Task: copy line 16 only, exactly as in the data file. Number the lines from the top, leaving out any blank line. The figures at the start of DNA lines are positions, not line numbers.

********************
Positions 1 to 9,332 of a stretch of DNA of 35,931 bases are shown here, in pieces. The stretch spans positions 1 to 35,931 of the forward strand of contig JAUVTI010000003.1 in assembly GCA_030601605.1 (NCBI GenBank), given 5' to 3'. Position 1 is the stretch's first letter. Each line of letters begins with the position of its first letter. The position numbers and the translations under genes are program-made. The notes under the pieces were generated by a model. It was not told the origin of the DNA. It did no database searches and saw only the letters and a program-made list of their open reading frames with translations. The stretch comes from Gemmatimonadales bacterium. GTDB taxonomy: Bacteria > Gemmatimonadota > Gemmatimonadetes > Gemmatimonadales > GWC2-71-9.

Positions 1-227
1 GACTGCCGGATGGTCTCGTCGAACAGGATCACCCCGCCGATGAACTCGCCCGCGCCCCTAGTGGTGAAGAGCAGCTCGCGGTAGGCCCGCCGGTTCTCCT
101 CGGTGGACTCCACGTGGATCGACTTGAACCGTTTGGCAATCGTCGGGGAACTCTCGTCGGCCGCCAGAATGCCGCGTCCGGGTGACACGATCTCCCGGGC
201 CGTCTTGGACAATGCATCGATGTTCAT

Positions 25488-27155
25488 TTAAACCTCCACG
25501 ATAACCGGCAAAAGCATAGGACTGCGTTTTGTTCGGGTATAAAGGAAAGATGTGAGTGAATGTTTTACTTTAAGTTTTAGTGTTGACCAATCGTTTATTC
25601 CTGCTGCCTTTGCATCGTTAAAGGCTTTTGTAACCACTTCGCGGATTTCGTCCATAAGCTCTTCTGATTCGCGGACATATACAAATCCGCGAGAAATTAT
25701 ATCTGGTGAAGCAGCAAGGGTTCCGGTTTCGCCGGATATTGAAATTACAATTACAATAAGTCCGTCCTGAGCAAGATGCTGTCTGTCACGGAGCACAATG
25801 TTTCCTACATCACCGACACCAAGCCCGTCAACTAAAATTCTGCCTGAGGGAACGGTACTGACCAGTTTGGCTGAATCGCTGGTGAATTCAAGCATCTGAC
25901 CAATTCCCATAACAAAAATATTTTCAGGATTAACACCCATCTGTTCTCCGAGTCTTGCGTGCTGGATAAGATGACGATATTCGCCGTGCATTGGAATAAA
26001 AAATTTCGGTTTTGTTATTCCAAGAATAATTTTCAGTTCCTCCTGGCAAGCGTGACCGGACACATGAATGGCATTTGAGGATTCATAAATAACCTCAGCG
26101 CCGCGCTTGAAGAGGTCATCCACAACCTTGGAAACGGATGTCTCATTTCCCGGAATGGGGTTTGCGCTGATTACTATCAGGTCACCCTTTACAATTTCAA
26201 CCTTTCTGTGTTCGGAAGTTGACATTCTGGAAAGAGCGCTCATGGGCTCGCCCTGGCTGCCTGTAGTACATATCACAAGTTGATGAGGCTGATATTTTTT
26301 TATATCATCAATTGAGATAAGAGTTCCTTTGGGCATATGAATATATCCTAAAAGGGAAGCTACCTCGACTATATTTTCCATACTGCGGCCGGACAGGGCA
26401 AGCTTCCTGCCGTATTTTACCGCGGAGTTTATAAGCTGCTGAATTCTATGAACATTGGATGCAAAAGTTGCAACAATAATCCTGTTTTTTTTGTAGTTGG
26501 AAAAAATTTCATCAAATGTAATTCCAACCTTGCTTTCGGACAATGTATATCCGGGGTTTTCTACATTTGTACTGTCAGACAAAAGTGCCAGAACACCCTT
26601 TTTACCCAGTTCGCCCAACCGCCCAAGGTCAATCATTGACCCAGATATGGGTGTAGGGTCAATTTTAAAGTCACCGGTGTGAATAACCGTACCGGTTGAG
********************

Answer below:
26301 TATATCATCAATTGAGATAAGAGTTCCTTTGGGCATATGAATATATCCTAAAAGGGAAGCTACCTCGACTATATTTTCCATACTGCGGCCGGACAGGGCA